On Halloween, the Supreme Court heard oral arguments in a case illustrating how people and society suffer when indigent defense systems are chronically underfunded. In the case, Lafler v. Cooper, the Court will decide whether the Constitution is violated when an attorney's advice to reject a plea bargain is based on a laughably poor legal error.
However the Court decides, though, the decision will not address the underlying problems that made these errors entirely foreseeable.
In Lafler, Anthony Cooper brings a federal habeas challenge to a Michigan state court conviction. Mr. Cooper was accused of shooting a woman several times in her legs as she was running away. The most serious charge he faced was assault with intent to murder, with the maximum potential sentence being life in prison.
The prosecution made a pre-trial offer: plead guilty to assault with intent to murder and take a prison sentence of approximately 4-7 years.
Mr. Cooper's court-appointed attorney advised him to reject this plea offer, advising Mr. Cooper that because the victim had been shot below the waist, the prosecution could not establish his intent to kill.
This advice was egregiously incorrect.
Nonetheless, Mr. Cooper followed it and went to trial, where he was convicted on all charges and received a sentence of 15 to 30 years. By listening to his attorney's incorrect advice, Mr. Cooper's sentence was approximately four times longer than it would have been under the prosecution's original plea offer.
This outcome was unfair and unnecessary. But given the state of Michigan's indigent defense system, it is unsurprising.
Michigan lacks many of the basic requirements of a functioning indigent defense system. Each county is required to run its own indigent defense system, without any statewide oversight.
In many counties, including Wayne County, where Mr. Cooper's trial occurred, there are attorneys who are assigned cases without being screened for competence, and are not provided with training or supervision.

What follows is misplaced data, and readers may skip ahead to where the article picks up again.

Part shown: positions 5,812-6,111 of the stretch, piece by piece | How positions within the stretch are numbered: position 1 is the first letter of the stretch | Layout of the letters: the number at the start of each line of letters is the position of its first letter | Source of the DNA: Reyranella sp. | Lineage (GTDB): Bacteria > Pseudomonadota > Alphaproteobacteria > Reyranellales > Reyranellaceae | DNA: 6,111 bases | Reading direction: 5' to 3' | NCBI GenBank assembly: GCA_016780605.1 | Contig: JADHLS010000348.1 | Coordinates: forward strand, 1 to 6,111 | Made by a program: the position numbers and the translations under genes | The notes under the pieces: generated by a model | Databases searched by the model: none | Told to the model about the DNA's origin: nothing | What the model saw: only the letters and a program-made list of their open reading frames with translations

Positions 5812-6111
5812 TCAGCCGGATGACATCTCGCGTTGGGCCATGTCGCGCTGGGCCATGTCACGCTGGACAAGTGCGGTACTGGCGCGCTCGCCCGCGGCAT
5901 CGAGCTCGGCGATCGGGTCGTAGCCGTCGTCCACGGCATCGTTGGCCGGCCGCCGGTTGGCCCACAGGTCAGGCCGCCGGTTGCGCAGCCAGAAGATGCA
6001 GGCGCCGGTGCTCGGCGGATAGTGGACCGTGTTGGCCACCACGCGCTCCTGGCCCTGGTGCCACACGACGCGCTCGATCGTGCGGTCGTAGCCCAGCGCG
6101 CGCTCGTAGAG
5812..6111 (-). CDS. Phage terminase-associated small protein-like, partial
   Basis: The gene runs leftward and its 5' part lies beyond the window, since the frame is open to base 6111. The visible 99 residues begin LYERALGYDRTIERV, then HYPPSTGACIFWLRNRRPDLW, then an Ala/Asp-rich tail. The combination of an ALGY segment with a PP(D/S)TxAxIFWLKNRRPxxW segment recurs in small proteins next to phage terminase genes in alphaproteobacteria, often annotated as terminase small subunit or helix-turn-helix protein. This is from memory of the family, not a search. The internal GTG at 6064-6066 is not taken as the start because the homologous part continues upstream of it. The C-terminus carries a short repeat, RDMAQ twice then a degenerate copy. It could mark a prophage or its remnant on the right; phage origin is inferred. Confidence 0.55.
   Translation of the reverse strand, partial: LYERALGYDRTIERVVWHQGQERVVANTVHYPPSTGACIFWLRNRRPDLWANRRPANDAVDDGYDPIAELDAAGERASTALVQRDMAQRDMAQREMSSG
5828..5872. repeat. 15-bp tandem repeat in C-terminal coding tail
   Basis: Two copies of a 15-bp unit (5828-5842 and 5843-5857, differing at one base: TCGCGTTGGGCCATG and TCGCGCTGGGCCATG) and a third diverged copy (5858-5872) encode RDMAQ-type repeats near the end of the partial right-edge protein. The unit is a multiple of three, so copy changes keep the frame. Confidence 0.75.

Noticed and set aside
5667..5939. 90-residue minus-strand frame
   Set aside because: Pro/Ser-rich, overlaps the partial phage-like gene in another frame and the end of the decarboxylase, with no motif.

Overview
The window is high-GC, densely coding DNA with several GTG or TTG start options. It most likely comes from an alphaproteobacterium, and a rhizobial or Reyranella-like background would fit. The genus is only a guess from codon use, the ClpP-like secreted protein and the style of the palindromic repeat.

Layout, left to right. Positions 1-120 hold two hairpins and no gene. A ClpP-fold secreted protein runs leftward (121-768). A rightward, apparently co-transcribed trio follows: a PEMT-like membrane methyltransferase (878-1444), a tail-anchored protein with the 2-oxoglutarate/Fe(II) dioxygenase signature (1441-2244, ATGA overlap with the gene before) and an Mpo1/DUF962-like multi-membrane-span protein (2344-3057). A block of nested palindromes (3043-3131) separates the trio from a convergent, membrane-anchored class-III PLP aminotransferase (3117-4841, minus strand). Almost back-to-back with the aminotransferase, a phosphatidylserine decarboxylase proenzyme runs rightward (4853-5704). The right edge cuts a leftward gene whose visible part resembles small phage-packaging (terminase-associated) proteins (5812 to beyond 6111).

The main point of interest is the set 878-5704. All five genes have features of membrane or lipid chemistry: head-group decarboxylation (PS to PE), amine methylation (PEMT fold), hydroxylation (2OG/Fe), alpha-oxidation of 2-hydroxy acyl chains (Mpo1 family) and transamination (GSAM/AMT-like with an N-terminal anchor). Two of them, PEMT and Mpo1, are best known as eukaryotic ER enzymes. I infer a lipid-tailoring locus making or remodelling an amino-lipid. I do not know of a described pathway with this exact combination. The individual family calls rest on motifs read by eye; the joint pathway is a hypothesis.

With this lack of support and oversight, it is inevitable that some attorneys will give bad advice.
These problems are well known. They have been documented in study after study.
The issues were aired publicly in the course of a multi-year class action lawsuit that eventually reached the Michigan Supreme Court. And they have been widely covered in the media.
In the face of all of this evidence, Michigan's government has repeatedly failed to act.
In a 2009 decision, the Michigan Supreme Court eschewed responsibility, saying that only the legislature could remedy the constitutional problems. The legislature has not done so. And just last month, Michigan's governor established yet another commission to write yet another report on the problem.
Both of the lower federal courts that have addressed Mr. Cooper's habeas petition have upheld it. The Supreme Court should do the same.
But until Michigan makes a serious attempt to provide the constitutionally required level of representation to people facing criminal charges, we will see many more cases involving egregious attorney errors.
In a nation founded on the principle of equal justice under law, that is simply unacceptable.
Thomas Giovanni is Counsel with the Justice Program, and Director of the Community-Oriented
Defender Network (CODN). This essay originally appeared on the website of the
Brennan Center for Justice at New York University School of Law.Laura K. Abel is Acting Co-Director of the Brennan Center’s Justice Program.